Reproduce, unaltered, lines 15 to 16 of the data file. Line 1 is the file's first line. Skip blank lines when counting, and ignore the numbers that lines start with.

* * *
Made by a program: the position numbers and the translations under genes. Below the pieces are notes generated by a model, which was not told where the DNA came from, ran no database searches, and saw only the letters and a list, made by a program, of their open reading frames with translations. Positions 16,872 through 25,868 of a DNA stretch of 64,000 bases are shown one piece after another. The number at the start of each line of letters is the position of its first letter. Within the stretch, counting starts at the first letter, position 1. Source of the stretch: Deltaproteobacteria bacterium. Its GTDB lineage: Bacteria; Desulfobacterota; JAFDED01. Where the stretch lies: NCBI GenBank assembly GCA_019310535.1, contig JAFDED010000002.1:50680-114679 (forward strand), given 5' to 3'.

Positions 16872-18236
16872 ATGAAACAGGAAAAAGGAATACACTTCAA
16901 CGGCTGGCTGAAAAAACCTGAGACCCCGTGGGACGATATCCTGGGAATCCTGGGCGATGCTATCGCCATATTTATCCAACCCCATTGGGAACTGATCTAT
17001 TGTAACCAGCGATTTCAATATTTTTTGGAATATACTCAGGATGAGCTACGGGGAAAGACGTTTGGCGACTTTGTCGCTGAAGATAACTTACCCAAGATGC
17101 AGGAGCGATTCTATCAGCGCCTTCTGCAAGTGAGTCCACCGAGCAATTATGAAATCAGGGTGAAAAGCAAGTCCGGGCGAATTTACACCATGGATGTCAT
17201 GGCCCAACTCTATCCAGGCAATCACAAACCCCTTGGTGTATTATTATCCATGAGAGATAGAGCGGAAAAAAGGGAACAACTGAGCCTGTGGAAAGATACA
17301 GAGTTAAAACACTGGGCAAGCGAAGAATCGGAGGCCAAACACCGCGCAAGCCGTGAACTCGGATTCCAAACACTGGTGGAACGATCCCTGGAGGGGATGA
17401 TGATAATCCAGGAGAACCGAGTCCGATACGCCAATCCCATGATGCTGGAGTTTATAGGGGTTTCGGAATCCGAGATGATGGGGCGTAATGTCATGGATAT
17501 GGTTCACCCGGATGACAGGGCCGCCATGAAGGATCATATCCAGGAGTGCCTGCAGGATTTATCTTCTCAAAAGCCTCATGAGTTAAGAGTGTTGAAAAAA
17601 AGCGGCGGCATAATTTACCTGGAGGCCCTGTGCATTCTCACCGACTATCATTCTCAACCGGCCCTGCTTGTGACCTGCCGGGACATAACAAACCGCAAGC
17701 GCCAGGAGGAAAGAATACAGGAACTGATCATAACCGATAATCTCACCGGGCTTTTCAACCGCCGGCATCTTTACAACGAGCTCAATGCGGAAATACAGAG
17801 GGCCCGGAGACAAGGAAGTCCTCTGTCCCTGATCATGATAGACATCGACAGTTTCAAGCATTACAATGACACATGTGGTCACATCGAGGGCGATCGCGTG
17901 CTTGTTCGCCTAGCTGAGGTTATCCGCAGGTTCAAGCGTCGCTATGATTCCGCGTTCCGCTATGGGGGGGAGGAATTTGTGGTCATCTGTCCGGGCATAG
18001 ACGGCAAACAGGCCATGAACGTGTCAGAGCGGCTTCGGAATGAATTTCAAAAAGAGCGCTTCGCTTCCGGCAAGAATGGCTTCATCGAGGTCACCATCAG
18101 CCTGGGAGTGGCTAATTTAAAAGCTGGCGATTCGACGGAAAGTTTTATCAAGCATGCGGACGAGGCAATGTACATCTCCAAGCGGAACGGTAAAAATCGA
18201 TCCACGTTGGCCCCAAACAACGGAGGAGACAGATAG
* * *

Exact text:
18001 ACGGCAAACAGGCCATGAACGTGTCAGAGCGGCTTCGGAATGAATTTCAAAAAGAGCGCTTCGCTTCCGGCAAGAATGGCTTCATCGAGGTCACCATCAG
18101 CCTGGGAGTGGCTAATTTAAAAGCTGGCGATTCGACGGAAAGTTTTATCAAGCATGCGGACGAGGCAATGTACATCTCCAAGCGGAACGGTAAAAATCGA